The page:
All statistics pertain only to the Uruguayan Championships organized by the Uruguayan Football Association (AUF), not including FUF tournaments of 1923, 1924 and the 1926 Consejo Provisorio tournament in seasons counted. The founding dates of clubs are those declared by the clubs themselves involved.[note 1] The column "stadium" reflects the stadium where the team acts as home in their matches, but does not indicate that the team in question owns the stadium.[note 2]
|Boston River||Montevideo||Complejo Rentistas||10,600||1939|
|Cerro Largo||Melo||Antonio Ubilla||9,000||2002|
|Danubio||Montevideo||Jardines del Hipódromo||14,401||1932|
|Defensor Sporting||Montevideo||Luis Franzini||18,000||1913|
|Juventud||Las Piedras||Parque Artigas||12,000||1935|
|Montevideo Wanderers||Montevideo||Parque Alfredo Víctor Viera||7,420||1902|
|Nacional||Montevideo||Gran Parque Central||34,000||1899|
|Peñarol||Montevideo||Campeón del Siglo||40,000||1891 / 1913[note 1]|
|Plaza Colonia||Colonia||Parque Prandi||4,500||1917|
|Progreso||Montevideo||Parque Abraham Paladino||8,000||1917|
|River Plate||Montevideo||Parque Federico Omar Saroldi||5,624||1932|
List of champions (1900–present)Edit
All tournaments organized by the Uruguayan Football Association (AUF) except where indicated. No records for topscorers during the period 1900–1931.
Titles by clubEdit
|CURCC / Peñarol||50||41||1900, 1901, 1905, 1907, 1911,[note 8] 1918, 1921, 1928, 1929, 1932, 1935, 1936, 1937, 1938, 1944, 1945, 1949, 1951, 1953, 1954, 1958, 1959, 1960, 1961, 1962, 1964, 1965, 1967, 1968, 1973, 1974, 1975, 1978, 1979, 1981, 1982, 1985, 1986, 1993, 1994, 1995, 1996, 1997, 1999, 2003, 2009–10, 2012–13, 2015–16, 2017, 2018|
|Nacional||46||44||1902, 1903, 1912, 1915, 1916, 1917, 1919, 1920, 1922, 1923, 1924, 1933, 1934, 1939, 1940, 1941, 1942, 1943, 1946, 1947, 1950, 1952, 1955, 1956, 1957, 1963, 1966, 1969, 1970, 1971, 1972, 1977, 1980, 1983, 1992, 1998, 2000, 2001, 2002, 2005, 2005–06, 2008–09, 2010–11, 2011–12, 2014–15, 2016|
|Montevideo Wanderers||4||9||1906, 1909, 1931|
|Defensor Sporting||4||8||1976, 1987, 1991, 2007–08|
|Danubio||4||3||1988, 2004, 2006–07, 2013–14|
|River Plate FC||4||0||1908, 1910, 1913, 1914|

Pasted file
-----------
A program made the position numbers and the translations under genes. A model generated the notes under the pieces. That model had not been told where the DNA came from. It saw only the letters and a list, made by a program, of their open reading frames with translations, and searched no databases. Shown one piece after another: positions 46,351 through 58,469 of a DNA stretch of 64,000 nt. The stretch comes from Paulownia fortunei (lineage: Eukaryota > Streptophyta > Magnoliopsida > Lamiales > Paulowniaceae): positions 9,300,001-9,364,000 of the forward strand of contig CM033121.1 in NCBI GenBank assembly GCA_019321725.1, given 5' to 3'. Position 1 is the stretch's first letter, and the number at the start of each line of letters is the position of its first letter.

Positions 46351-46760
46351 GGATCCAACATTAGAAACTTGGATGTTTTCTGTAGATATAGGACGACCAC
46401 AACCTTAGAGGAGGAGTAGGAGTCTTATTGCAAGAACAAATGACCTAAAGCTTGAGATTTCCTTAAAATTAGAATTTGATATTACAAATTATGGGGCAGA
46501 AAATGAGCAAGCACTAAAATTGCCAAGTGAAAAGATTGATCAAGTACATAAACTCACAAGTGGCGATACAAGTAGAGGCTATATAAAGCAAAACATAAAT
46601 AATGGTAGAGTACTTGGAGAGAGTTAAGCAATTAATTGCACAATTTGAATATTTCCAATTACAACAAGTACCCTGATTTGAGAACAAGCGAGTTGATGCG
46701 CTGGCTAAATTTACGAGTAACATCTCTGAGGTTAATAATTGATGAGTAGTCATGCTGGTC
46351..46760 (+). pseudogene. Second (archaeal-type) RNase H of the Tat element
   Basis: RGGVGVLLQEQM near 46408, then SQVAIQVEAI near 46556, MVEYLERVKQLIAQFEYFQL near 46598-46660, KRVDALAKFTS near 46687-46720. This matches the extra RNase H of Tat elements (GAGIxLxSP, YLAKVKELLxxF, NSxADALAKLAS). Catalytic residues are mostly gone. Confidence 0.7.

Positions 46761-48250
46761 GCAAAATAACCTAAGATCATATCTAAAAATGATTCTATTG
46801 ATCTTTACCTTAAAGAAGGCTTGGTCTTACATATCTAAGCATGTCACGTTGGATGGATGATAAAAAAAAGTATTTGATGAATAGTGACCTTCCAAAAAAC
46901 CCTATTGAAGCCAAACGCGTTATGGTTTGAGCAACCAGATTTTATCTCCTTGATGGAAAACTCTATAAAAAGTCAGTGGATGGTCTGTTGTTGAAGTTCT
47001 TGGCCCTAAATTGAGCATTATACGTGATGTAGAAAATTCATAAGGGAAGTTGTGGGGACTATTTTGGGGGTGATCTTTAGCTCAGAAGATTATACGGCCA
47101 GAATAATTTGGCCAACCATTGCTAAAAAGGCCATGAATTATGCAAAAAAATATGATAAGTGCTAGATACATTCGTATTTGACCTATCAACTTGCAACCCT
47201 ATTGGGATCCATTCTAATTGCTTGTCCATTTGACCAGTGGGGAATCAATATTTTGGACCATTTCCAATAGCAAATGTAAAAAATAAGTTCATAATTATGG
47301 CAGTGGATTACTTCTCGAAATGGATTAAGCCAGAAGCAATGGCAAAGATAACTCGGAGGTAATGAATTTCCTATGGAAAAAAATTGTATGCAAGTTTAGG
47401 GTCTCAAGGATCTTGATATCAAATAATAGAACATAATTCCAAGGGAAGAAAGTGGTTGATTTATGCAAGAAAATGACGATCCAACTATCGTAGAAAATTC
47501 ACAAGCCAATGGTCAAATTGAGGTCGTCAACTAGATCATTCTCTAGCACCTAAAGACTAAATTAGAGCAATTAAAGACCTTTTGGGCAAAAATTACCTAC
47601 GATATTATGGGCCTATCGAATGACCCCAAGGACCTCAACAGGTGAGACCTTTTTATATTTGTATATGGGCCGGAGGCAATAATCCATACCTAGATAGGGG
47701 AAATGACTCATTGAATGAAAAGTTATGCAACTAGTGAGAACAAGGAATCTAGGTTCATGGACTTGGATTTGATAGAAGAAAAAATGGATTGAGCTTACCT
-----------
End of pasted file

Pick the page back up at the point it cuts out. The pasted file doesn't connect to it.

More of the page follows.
All-time top scorersEdit
The chart includes championships since 1900 to present days.
|10||Juan Peregrino Anselmo||1922–35||102||180|
- Controversy exists on the date of the founding of C.A. Peñarol. The club's official position assumes a change of name of CURCC (founded on December 28, 1891). On the other hand, some historians state that "C.A. Peñarol" was established on December 13, 1913.
- Boston River presents the Complejo Rentistas as its exclusive stadium, but it is owned by Rentistas.
- The 1904 championship was not played due to the Battle of Masoller
- The 1925 championship was not finished because of internal differences.
- As the AUF did not organise a championship, a "Concejo Provisorio" was established to held a tournament, which was won by Peñarol
- No championship was played because of the 1930 FIFA World Cup.
- Not played due to a players strike
- (1901–1911): Titles won by the CURCC. With FIFA  and CONMEBOL recognising Peñarol as CURCC's continuity, the club included those championship in their list of honours. On the other side, some historians say that football became active in CURCC until its dissolution in 1913 so Peñarol was a different institution.
- The strongest Leagues of the World of the 21st Century (2001-2011) on IFFHS (Archive, 14 Jan 2013)
- "Hasta ahora se jugaron 109 Uruguayos" on Ovación Digital
- Uruguay – List of Champions at RSSSF
- Discusiones por el decanato on Fútbol.uy, 29 Sep 2009
- Tabeira, Martín (October 28, 2010). "Uruguay – League Top Scorers". RSSSF. Retrieved December 22, 2010.
- ¡Felicita a Peñarol! (120th anniversary) on FIFA.com, 27 Sep 2011
- Guía de clubes sudamericanos, p. 19 on CONMEBOL website
- Same logic that applies for Peñarol titles, applies for Wanderers, as winner of a tournament organized by the FUF. the team crest has the 4 stars to show their championships
- "Uruguay All-Time Topscorers" at RSSSF